From Crazy Challenge Connection on goodreads
March 2015 Scavenger - Beware the Ides of March link
Duration: Mar 01, 2015 - Mar 31, 2015
1. The Ides of March is a day on the Roman calendar that corresponds to 15 March. Although March was the third month of the Julian calendar, in the oldest Roman calendar it was the first month of the year. The holidays observed by the Romans from the first through the Ides often reflect their origin as new year celebrations.
★ Read a book where the characters ring in the new year. Melting the Ice by Jaci Burton
2. The Romans did not number days of a month sequentially from the first through the last day. Instead, they counted back from three fixed points of the month: the Nones (5th or 7th, depending on the length of the month), the Ides (13th or 15th), and the Kalends (1st) of the following month. The Ides occurred near the midpoint, on the 13th for most months, but on the 15th for March, May, July, and October.
★ Read a book that was first published in the March, May, July or October of any year The Christmas Wedding Ring by Susan Mallery
3. The Ides were supposed to be determined by the full moon, reflecting the lunar origin of the Roman calendar. On the earliest calendar, the Ides of March would have been the first full moon of the new year.
★ Read a new book Insatiable Appetites by Stuart Woods
4. The Ides of each month was sacred to Jupiter, the supreme deity of the Romans. The Flamen Dialis, Jupiter's high priest, led the "Ides sheep" in procession along the Via Sacra to the arx, where it was sacrificed. In addition to the monthly sacrifice, the Ides of March was also the occasion of the Feast of Anna Perenna, a goddess of the year (Latin annus) whose festival originally concluded the ceremonies of the new year. The day was enthusiastically celebrated among the common people with picnics, drinking, and revelry.
★ Read a book with an animal on the cover Blame It On Texas by Tori Scott
5. In the later Imperial period, the Ides began a "holy week" of festivals for Cybele and Attis. The Ides was the day of Canna intrat ("The Reed enters"), when Attis was born and exposed as an infant among the reeds of a Phrygian river. He was discovered—depending on the version of the myth—by either shepherds or the goddess Cybele, who was also known as the Magna Mater, "Great Mother".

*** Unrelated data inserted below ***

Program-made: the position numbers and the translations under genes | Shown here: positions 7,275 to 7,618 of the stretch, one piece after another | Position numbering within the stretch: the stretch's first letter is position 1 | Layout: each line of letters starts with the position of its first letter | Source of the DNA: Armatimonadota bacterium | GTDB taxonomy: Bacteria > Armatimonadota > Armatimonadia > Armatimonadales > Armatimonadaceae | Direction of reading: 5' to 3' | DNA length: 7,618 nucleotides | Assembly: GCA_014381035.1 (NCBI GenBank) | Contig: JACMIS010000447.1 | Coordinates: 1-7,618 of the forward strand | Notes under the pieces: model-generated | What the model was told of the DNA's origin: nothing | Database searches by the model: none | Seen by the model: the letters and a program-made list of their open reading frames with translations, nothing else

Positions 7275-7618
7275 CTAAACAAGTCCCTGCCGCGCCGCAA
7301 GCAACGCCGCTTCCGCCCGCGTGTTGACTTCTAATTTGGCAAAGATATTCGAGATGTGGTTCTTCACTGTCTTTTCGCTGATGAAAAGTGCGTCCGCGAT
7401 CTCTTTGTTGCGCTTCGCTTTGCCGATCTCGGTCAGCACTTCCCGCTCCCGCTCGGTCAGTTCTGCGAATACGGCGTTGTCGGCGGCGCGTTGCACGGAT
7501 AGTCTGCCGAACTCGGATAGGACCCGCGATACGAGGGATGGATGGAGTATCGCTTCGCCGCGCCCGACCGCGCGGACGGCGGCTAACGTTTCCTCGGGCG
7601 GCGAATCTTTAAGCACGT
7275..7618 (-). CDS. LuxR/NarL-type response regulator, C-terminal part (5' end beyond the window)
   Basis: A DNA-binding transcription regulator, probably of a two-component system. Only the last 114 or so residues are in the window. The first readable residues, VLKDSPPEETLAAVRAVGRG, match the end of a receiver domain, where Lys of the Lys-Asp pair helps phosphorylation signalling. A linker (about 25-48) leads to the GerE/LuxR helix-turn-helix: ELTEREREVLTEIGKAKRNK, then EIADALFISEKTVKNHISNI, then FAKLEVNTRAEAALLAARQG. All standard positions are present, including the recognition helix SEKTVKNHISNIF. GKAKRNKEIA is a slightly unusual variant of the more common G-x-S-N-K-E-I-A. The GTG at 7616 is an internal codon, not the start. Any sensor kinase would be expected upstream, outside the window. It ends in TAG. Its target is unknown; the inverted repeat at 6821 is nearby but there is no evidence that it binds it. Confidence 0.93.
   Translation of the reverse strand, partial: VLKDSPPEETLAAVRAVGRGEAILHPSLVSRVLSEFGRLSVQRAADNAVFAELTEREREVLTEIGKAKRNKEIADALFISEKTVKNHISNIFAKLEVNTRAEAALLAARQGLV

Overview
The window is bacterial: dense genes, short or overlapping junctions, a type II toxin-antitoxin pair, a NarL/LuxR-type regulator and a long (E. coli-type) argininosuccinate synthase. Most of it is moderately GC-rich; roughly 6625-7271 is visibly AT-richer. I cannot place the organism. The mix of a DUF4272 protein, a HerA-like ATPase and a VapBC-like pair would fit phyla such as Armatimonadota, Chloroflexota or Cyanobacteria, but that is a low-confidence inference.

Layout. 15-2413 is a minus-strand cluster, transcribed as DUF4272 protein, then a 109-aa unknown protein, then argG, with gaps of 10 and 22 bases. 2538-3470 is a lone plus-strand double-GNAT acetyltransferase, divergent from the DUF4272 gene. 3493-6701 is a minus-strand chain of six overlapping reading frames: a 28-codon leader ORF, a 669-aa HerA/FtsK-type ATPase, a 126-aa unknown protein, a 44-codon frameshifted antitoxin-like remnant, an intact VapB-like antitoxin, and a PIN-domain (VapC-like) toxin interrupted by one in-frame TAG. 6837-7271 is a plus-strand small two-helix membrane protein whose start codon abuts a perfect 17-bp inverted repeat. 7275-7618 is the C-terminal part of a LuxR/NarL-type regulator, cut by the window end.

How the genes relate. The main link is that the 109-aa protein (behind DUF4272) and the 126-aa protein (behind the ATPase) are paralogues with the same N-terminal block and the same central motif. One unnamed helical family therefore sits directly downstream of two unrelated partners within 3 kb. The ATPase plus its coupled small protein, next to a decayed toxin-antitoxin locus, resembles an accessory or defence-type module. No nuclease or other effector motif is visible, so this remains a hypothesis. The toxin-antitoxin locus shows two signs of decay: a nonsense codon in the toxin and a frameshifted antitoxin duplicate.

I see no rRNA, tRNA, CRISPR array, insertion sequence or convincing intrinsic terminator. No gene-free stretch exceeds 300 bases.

★ Read a book where someone is lost and then found. Castaway Cove by JoAnn Ross
6. In modern times, the Ides of March is best known as the date on which Julius Caesar was assassinated in 44 BC. Caesar was stabbed to death at a meeting of the senate. As many as 60 conspirators, led by Brutus and Cassius, were involved. According to Plutarch, a seer had warned that harm would come to Caesar no later than the Ides of March. On his way to the Theatre of Pompey, where he would be assassinated, Caesar passed the seer and joked, "The ides of March have come," meaning to say that the prophecy had not been fulfilled, to which the seer replied "Aye, Caesar; but not gone."
★ Read a book where someone is murdered. Black Magic Woman by Christine Warren
7. Caesar's death was a closing event in the crisis of the Roman Republic, and triggered the civil war that would result in the rise to sole power of his adopted heir Octavian (later known as Augustus). On the fourth anniversary of Caesar's death in 40 BC, after achieving a victory at the siege of Perugia, Octavian executed 300 senators and knights who had fought against him under Lucius Antonius, the brother of Mark Antony. The executions were one of a series of actions taken by Octavian to avenge Caesar's death. Historians characterised the slaughter as a religious sacrifice, noting that it occurred on the Ides of March at the new altar to the deified Julius.
★ Read a book where revenge is a part of the plot I Belong To You by Lisa Renee Jones
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